~ When you grow up in that (multi-ethnic) environment, you see the world differently. Being a mixed-race child, I didn’t always see color in people, I really didn’t. It was other people who made me see the color all the time. ~ Halle Berry
I was in elementary school the first time I was introduced to the idea of race. I can remember it distinctly because I honestly had never viewed other people as anything other than people. I was in school in the lunch line in between a group of little black girls and little white girls. We had just moved from Kentucky to Tennessee and I was new to the school. The group of black girls told me “I was too light to be black” and the group of white girls told me “I was too dark. I wasn’t white.” I was so confused that when I returned home I remember crying as I told my mother. I just wanted a group of friends and I couldn’t wrap my head around how what I looked like affected a friendship. Why didn’t I fit in? Yes my mother is white and my father is black, but I never saw color with them. It wasn’t something they taught me. It was a day I will never forget because ever since that day my race is the first thing that people of ANY race question.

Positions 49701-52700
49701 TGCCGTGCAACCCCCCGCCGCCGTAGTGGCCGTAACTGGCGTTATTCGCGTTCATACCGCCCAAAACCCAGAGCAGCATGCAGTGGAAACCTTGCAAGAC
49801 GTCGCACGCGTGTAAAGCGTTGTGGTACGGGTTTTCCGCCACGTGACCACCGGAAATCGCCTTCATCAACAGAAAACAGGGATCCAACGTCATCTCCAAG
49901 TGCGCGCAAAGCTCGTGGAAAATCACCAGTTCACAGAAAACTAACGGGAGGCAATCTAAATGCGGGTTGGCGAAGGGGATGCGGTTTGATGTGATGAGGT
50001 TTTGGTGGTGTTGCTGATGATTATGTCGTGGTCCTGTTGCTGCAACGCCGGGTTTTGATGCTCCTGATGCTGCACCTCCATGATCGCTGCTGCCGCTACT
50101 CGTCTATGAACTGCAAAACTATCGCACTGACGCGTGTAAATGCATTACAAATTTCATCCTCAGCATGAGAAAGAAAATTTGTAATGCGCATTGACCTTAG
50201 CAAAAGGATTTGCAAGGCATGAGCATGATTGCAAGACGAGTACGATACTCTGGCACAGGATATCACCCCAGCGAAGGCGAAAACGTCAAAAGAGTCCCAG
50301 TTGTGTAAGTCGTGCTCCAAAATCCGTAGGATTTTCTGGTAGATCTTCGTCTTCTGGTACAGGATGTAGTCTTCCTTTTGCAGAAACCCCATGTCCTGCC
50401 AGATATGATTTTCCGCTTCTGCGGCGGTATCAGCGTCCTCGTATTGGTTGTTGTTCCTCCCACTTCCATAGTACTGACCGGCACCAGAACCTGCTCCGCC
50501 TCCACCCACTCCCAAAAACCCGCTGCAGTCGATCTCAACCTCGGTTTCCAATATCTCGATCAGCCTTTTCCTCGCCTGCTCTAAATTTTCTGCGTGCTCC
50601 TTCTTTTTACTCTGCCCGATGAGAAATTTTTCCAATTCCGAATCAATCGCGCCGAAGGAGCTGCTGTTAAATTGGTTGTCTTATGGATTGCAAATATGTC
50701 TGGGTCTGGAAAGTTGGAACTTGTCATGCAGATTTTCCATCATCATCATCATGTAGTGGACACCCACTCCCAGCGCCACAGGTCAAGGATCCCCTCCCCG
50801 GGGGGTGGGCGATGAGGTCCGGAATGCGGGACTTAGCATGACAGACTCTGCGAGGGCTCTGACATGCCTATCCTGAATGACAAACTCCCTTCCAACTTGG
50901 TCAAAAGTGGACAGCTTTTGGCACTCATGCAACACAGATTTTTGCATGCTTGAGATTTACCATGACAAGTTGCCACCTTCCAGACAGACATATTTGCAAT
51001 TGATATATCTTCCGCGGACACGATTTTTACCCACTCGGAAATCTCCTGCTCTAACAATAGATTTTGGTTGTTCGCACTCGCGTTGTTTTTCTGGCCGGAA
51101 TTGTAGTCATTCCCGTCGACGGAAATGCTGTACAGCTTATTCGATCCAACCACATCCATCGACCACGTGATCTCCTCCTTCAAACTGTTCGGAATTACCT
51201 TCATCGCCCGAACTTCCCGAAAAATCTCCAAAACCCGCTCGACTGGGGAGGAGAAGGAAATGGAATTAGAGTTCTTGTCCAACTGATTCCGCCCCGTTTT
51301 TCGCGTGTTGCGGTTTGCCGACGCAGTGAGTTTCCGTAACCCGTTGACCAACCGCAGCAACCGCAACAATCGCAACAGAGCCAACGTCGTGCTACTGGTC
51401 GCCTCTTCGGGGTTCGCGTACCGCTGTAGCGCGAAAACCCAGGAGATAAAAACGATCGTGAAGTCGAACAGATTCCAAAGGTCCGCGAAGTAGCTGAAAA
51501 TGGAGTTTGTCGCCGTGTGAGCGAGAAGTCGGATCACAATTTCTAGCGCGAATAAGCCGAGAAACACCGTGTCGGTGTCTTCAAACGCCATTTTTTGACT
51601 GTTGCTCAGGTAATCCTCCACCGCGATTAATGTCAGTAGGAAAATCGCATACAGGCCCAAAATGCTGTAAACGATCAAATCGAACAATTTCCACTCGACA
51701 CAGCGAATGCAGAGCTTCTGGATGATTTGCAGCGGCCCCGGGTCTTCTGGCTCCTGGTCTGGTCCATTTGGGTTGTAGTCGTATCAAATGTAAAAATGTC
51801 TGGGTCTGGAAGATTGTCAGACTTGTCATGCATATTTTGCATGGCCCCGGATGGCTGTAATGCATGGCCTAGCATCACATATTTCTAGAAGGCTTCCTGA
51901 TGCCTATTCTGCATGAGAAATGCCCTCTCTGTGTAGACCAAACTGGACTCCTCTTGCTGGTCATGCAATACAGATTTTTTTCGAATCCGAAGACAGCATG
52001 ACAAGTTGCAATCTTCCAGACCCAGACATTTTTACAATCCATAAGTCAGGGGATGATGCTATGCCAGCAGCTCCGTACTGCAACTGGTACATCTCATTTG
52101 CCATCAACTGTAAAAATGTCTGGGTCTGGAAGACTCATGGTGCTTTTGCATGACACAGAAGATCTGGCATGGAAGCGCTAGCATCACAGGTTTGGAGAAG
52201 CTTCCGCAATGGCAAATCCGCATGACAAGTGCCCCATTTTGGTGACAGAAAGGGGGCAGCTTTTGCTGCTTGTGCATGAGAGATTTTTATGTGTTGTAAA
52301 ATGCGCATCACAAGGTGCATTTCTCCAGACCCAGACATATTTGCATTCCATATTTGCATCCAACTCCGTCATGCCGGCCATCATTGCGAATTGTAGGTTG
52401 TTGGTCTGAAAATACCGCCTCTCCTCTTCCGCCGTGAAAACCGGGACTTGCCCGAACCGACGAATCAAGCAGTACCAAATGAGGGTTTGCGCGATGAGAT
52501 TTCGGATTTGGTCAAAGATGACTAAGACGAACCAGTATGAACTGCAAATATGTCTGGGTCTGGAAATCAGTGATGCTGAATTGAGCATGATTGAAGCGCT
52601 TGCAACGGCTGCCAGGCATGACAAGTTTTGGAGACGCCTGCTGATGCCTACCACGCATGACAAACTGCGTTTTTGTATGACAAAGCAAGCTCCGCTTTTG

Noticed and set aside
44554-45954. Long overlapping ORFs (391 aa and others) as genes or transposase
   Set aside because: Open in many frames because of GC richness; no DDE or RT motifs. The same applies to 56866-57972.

The most prominent question in my life when someone meets me is “What are you?” “What are you?”, as if I’m some creature or different species that no one can comprehend. As if my defining characteristic is my race and not who I am. Normally when I’m in the mood to answer the question, I usually state I’m biracial, that I’m half black and half white. The follow-up question almost always is “Which parents white, your mom or your dad?” Now I can understand the “what are you ” question because our society defines people by the boxes they can place them in. If society can place you in a box than they feel as if they have a better understanding of who you are because then you can be tied to a stereotype. However, what I have never understood is why is there a need to know which parent happens to be white and which is black. The specification of which parent is black or white will not change the fact that I am a biracial child. It won’t affect the outcome of who I am as a person so why does it matter?